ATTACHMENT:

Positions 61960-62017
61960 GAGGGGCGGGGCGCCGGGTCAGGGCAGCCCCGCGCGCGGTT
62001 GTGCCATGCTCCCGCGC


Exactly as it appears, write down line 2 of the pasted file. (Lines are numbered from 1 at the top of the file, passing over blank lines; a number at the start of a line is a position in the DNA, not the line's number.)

61960 GAGGGGCGGGGCGCCGGGTCAGGGCAGCCCCGCGCGCGGTT